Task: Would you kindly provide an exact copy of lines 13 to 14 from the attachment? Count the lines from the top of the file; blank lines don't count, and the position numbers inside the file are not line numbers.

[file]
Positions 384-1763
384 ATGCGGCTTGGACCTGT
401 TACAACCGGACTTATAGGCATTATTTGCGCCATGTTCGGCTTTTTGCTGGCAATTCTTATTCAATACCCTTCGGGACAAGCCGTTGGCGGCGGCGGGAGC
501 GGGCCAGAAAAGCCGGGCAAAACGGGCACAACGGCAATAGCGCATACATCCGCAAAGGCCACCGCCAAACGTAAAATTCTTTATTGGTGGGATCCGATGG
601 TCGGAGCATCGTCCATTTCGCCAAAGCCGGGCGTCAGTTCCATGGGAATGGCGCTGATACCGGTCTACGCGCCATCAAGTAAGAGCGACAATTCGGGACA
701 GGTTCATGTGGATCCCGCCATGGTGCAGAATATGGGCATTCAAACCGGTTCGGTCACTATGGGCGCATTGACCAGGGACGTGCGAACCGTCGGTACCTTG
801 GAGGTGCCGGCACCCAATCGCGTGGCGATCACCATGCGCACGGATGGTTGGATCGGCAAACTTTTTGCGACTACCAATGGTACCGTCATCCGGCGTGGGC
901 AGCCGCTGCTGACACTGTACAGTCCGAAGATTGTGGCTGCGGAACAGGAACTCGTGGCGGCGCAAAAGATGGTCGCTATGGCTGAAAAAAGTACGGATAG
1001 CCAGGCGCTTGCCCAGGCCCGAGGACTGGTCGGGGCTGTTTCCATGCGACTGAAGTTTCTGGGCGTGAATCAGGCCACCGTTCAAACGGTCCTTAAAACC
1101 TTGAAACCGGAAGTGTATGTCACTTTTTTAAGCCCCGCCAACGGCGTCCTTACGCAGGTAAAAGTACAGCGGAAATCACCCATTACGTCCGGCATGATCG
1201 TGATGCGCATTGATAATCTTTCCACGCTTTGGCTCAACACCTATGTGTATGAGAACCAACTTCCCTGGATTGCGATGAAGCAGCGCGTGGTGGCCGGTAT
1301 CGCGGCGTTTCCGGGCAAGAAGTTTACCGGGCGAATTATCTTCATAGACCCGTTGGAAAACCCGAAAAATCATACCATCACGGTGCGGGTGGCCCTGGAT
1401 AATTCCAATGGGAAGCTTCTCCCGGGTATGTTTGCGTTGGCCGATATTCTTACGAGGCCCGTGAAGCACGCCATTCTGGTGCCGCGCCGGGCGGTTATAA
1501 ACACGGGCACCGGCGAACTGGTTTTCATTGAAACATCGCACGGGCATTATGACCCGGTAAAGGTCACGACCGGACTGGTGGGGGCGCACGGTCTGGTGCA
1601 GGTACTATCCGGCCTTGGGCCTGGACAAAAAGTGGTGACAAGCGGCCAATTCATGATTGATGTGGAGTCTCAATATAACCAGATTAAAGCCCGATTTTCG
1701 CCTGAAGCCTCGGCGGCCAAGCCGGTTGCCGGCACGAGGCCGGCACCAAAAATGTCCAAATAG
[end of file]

1401 AATTCCAATGGGAAGCTTCTCCCGGGTATGTTTGCGTTGGCCGATATTCTTACGAGGCCCGTGAAGCACGCCATTCTGGTGCCGCGCCGGGCGGTTATAA
1501 ACACGGGCACCGGCGAACTGGTTTTCATTGAAACATCGCACGGGCATTATGACCCGGTAAAGGTCACGACCGGACTGGTGGGGGCGCACGGTCTGGTGCA